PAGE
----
Brandon: With uncharacteristically weak drums, organic-sounding keyboards, and just sounding generally introspective, this beat is like a Neptunes approximation of a Just Blaze/Kanye West beat for The Blueprint. Plenty of Neptunes tracks employ strings, but it usually sounds like the “strings” setting on an expensive keyboard and maybe that’s all “Allure”‘s strings are too, but they feel more real, which fits the almost-stumbling, naturalistic keyboard playing here. The only thing that really stands out and nears Neptunes heavy is the occasional gun-shot percussion sound. They pull the listener out of the relaxed feeling of the song and also fit Jay’s verses about being perpetually pulled back by the “allure” of “the life.” The shots put you a little on edge, like at any moment it’s going to go crazy and explode like most Neptunes/Jay-Z collaborations. But it doesn’t; it just fades out. Given Jay’s two post-”retirement” albums and no apparent intent on re-retiring, “Allure” would’ve been a more fitting closing track for The Black Album than “My 1st Song”.

Skillz: That beat was soooo smooth. The hook was perfect and Pharrell killed it. When I heard Snoop singing in a Steve Arringtion tone, I was done — that shit was incredible.

Skillz: I remember seeing this video on YouTube where Pharrell was making it from scratch, and once he came up with the melody, I was hooked. The way he played those chords was stupid!! I loved that song from the jump. The funny part is he was trying to come up with a melody and the guy filming him was trying to help and was totally throwing him off. YouTube it, its craaazy. [I think this is the clip Skillz is talking about. -- Buhizzle]

AaronM: Damn, the drums on this are crazy. Insistent bongos and a variety of other hand drums are densely packed and thinly mixed for maximum catchiness. The ascending and descending waves of synthesizer glide smoothly over the drums. The blend of the organic yet stilted percussion and the robotic synth lines makes this a natural choice. With “I Ain’t Heard Of That”, The Neptunes crafted the ideal blend between a regional sound and general commercial appeal. The track fits Slim’s slow Houstonian drawl to a tee.

Skillz: Pharrell played me this beat and I wasn’t feeling it at first, then he sang the hook to me and it was a wrap. I knew then I had to have it on my record.

Brandon: A lot of more recent Neptunes stuff is either the super-minimalist scronk of “Drop It Like It’s Hot” and “Mr. Me Too” or the super laid-back airy new-age vibe of “Lavish” or, say, “Don’t Stop” from Beanie Sigel’s The B. Coming. The drums are still weird and thick and tumble around a little off-kilter, but this near-Vangelis synth tone pulses in the background along with a Care Bears-like piano twinkle and it’s just really strange and unexpected. It’s not an evolution of their sound, it’s really just a change. A skim of their discography still reveals stuff that mines the typical Neptunes sound (Nelly’s “Flap Your Wings”, Slim Thug’s “Like A Boss”), but they seem increasingly disinterested in that sound and only do it because if they don’t, who else will?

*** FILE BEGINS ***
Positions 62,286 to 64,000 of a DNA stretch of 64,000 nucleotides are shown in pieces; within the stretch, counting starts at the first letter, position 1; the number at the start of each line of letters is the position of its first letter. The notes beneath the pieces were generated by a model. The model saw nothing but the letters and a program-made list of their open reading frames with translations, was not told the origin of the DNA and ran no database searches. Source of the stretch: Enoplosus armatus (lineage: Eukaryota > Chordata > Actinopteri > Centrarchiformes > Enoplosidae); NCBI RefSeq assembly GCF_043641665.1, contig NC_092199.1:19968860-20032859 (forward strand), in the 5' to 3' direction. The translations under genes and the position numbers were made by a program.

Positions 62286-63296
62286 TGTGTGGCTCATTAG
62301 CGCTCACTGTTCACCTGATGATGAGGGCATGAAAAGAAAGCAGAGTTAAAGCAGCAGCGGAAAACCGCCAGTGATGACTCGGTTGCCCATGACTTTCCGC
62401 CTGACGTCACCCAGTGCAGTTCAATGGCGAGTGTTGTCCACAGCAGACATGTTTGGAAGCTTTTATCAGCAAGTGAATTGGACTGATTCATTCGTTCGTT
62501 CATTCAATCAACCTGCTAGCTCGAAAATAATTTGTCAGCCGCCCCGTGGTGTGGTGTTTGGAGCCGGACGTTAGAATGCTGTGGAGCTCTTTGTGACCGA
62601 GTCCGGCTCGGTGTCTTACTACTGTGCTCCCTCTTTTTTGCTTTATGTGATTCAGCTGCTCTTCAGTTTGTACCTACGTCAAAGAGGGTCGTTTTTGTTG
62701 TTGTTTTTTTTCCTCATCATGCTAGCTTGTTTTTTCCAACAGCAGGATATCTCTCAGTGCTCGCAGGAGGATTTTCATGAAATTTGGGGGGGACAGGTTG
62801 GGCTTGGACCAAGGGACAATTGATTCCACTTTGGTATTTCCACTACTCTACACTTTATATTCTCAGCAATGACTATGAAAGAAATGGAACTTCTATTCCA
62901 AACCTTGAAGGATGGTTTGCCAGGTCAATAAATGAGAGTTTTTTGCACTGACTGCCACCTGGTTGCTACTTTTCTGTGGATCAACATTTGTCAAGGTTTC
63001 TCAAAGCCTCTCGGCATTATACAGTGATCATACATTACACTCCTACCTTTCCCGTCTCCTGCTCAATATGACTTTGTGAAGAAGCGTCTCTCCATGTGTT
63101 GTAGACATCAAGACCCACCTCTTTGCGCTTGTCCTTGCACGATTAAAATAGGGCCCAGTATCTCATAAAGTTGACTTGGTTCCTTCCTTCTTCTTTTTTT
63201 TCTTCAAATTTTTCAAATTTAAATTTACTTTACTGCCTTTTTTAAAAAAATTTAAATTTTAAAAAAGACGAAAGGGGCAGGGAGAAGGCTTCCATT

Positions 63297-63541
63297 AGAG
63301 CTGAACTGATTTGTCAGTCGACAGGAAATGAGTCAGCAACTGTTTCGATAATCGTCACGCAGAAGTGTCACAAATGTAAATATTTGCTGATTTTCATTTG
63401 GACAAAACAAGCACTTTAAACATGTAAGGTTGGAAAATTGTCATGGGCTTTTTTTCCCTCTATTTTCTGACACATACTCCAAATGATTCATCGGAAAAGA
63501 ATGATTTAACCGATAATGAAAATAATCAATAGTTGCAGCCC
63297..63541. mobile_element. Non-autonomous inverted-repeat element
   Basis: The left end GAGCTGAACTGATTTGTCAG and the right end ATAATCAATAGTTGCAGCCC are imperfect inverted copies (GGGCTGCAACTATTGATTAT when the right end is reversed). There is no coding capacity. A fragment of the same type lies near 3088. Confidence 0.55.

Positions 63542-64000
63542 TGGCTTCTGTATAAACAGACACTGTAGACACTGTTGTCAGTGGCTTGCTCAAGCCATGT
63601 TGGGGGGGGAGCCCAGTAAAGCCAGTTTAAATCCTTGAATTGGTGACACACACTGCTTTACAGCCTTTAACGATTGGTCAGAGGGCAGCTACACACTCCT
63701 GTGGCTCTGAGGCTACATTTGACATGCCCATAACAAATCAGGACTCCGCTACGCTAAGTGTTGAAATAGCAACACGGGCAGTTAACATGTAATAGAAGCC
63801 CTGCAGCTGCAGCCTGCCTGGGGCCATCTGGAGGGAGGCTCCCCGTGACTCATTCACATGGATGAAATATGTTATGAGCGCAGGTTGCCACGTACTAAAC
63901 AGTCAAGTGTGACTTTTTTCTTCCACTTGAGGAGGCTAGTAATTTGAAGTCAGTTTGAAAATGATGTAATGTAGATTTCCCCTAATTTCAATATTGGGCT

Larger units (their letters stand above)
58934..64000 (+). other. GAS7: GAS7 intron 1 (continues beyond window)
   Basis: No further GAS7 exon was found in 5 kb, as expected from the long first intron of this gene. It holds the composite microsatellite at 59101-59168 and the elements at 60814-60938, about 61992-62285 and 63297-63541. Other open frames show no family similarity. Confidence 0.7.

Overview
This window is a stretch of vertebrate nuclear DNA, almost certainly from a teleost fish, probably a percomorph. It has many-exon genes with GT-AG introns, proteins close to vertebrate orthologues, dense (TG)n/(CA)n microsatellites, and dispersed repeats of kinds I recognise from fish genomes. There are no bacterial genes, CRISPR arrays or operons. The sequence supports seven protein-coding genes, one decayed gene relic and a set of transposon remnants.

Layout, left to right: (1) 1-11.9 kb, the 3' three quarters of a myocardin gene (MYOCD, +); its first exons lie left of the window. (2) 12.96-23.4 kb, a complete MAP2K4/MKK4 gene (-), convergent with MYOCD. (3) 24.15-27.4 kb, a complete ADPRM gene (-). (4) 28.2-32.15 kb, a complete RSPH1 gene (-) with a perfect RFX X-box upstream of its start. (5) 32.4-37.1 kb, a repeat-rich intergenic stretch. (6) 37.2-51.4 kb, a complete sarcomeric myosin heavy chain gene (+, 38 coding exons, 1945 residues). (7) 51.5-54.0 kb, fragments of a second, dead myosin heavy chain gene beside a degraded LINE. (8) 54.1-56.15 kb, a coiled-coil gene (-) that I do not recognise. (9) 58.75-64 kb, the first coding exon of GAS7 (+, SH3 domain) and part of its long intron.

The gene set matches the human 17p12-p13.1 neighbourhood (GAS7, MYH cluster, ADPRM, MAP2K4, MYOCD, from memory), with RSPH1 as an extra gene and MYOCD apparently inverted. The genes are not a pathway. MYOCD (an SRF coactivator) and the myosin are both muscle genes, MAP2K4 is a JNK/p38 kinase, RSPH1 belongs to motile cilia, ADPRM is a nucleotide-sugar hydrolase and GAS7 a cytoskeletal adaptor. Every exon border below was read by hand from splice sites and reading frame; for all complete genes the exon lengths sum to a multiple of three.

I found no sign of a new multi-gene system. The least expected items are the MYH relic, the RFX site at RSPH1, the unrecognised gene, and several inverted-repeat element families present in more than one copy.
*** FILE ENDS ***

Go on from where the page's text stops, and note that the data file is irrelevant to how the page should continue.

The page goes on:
DJ01: I wasn’t crazy about this track when I heard it first. I thought it was too abstract, but it grew on me like none other. When you close your eyes, the low-frequency beat feels like a movie score piece, you can really picture Pharrell’s own little grand movie sequence. The Chad Hugo remix of this is also fantastic.

Buhizzle: Borderline-cornball stuff, but smile-inducing nonetheless. Makes you wonder why Dungeon Family and The Neptunes haven’t collaborated more. The summer is creeping away quicker than you think — have a BBQ and throw this on the playlist. 4th of July would be perfect… oh yeah, sorry.

Brandon: What’s the deal with Hell Hath No Fury? Technically, this is credited as “produced by The Neptunes”, but only Pharrell’s name appears on the song-writing credits. Oh well, it doesn’t really matter because this late-period Neptunes or just Pharrell stuff is all really bizarre. The first thing you notice about this beat is its steel-drum sound but soon enough, your ears make it over to the main drum loop. It sounds like Pharrell or Chad just banged on something, recorded it, almost randomly chose a place to chop it, and then looped that shit and layered it with steel drum pings and obnoxious synth for four minutes and had The Clipse kill it. The drums remind me of one of those maybe-true-but-near-mythological stories of how Dilla would go out on the street and record things like kids’ off jump-rope rhythms and shit and make a beat out of that.

Josephlovesit: The main bell sound in this track reminds me a lot of the bell sound in Run-D.M.C.’s “Peter Piper”. But the track is too cold and isolated to come off as throwback. I love that crappy chorus sound in the background, providing the only concrete harmony in the whole track, quite creepy (and it’s only two notes!). But the dynamic, syncopated drumming is what really sends this shit into banger territory. That and The Clipse’s intense flows provide a nice counterpoint to the other spare and repetitive (but perfectly awesome) elements of the song.